The Minnesota Pollution Control Agency recently ruled that an Environmental Impact Statement is not required before construction can begin on a new sewer line along Lake Superior’s North Shore. A high percentage of failing septic systems has been causing water quality problems and a solution needed to be found. It’s unfortunate the only “alternative” that was really explored was a sewer line, with its incumbent “out of sight, out of mind” mentality of water usage.
In a narrow band of land, stretching approximately 10 miles up the Lake Superior shore, parts of three municipalities and two counties, including far outreaches of the City of Duluth, will be hooked up to the Western Lake Superior Sanitary District. There is concern whether the District can actually handle the increased flow; it already experiences severe inflow and infiltration problems during significant rain events with sewage often spilling directly into Lake Superior and its tributaries.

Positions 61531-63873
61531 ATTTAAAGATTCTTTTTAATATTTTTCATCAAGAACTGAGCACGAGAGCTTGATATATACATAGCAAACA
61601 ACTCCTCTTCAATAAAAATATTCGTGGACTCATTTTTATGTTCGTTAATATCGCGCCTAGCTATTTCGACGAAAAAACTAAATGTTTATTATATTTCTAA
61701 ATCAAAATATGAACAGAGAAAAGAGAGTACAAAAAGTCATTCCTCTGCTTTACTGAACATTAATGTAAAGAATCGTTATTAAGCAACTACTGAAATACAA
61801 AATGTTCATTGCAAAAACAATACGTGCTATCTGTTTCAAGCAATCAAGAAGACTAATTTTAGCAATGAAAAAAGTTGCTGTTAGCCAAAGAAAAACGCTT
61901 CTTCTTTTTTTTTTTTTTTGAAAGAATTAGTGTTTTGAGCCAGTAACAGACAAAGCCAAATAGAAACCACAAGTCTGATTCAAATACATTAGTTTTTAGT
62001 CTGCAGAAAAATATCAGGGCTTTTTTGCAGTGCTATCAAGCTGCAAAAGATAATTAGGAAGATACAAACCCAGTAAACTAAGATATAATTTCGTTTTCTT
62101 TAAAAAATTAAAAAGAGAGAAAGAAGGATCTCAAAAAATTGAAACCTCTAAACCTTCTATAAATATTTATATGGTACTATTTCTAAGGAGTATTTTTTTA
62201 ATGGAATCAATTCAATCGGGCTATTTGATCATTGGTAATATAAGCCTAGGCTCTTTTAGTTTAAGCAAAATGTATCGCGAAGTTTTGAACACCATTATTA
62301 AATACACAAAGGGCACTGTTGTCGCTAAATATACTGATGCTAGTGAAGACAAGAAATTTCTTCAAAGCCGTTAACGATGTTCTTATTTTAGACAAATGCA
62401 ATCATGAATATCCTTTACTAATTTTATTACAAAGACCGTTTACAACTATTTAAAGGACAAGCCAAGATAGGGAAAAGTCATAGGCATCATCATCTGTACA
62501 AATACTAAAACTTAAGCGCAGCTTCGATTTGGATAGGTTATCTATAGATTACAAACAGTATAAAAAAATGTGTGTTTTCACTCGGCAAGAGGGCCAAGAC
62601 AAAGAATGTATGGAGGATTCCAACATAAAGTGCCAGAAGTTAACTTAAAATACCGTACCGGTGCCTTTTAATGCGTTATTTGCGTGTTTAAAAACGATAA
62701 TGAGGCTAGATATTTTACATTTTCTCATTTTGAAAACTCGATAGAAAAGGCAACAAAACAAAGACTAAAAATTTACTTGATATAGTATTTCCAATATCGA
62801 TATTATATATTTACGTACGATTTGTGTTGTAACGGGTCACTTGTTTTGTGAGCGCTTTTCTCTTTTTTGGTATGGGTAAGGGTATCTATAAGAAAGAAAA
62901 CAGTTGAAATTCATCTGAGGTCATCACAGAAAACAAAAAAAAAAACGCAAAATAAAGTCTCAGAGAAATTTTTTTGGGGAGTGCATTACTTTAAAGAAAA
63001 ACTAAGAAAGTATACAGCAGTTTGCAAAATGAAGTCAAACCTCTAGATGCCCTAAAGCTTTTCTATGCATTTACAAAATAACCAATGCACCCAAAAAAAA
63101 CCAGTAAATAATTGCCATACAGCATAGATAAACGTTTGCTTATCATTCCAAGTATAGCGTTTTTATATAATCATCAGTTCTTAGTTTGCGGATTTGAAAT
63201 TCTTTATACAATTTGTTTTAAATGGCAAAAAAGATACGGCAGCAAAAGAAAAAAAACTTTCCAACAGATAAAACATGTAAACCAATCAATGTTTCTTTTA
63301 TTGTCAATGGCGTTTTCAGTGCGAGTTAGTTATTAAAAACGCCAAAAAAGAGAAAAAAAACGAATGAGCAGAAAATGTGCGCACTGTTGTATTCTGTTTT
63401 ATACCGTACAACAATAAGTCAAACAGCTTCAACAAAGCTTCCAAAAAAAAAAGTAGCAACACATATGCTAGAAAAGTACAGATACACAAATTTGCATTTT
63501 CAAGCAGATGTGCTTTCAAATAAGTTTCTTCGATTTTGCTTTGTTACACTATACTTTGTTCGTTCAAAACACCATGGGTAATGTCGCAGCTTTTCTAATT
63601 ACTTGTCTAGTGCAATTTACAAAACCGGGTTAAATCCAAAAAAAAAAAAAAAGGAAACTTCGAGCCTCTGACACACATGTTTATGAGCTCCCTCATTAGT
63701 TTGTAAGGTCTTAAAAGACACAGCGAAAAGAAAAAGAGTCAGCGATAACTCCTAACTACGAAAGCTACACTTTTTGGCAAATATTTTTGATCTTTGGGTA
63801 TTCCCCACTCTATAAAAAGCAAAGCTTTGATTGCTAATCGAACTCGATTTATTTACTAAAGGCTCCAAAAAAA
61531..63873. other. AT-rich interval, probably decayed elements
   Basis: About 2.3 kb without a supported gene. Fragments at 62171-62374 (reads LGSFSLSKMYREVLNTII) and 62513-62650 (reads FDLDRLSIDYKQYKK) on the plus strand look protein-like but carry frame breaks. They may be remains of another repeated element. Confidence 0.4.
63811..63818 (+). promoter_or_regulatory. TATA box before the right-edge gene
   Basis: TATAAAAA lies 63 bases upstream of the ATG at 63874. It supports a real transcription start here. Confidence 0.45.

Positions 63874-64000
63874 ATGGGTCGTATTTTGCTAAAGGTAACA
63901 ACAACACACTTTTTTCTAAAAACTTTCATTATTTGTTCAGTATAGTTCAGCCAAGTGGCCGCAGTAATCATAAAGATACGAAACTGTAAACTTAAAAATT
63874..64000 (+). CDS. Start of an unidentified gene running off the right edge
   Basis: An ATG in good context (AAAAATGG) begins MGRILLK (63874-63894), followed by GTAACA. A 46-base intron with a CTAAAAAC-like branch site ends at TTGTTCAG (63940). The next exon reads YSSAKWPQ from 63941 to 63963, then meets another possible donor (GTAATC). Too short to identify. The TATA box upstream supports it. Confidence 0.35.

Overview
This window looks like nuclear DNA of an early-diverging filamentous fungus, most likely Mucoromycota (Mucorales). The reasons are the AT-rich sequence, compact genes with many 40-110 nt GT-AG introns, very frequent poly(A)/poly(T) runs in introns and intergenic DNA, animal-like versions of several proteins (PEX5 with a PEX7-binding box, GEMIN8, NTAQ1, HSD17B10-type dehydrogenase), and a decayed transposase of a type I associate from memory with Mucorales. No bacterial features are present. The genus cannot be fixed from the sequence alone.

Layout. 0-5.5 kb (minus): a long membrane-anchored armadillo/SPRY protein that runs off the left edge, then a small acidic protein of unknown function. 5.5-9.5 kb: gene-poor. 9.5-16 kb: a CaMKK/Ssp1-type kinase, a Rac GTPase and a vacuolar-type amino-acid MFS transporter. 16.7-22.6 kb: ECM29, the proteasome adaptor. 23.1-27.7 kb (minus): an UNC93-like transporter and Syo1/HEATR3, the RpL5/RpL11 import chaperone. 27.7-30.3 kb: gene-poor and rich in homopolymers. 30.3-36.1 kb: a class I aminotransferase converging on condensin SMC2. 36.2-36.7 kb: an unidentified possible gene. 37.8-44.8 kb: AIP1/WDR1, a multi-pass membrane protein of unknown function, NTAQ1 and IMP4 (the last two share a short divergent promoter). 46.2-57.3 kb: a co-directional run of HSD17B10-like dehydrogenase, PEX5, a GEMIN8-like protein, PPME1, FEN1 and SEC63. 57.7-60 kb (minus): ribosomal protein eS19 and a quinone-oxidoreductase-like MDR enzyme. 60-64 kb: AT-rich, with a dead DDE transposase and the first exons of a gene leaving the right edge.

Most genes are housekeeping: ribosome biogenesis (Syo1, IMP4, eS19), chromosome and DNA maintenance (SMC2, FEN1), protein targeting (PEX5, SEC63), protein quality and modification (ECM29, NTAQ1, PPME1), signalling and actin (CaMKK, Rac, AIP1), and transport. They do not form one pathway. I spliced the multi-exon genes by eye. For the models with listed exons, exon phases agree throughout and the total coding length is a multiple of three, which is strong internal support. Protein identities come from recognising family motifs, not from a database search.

Is addressing the septic problem with a sewer line a trade-off for future water quality problems associated with the excessive commercial and residential development potential along this section of relatively unscathed lake shore? Based on current zoning regulations, if the maximum build-out should occur, what is a quiet rural community filled with middle class homes and “mom and pop” commercial establishments would likely eventually turn into a suburban sprawl situation with upscale development.
A steering committee of environmental organizations, citizens, and government representatives have met over the last year to formulate a land use plan to address the myriad of potential development issues. Unfortunately, the plan, called The North Shore Land Use Plan, has no regulatory teeth —governmental units are not required to adopt it. The good news is that the involved city, township, and county governments have undertaken comprehensive planning processes that seemingly will incorporate the North Shore Land Use Plan into their individual land use plans. While change is definitely in the air, there is hope that the North Shore communities deciding tomorrow’s future land use trends will be responsible enough to be outstanding stewards of the resource that holds 10% of the world’s fresh surface water—Lake Superior.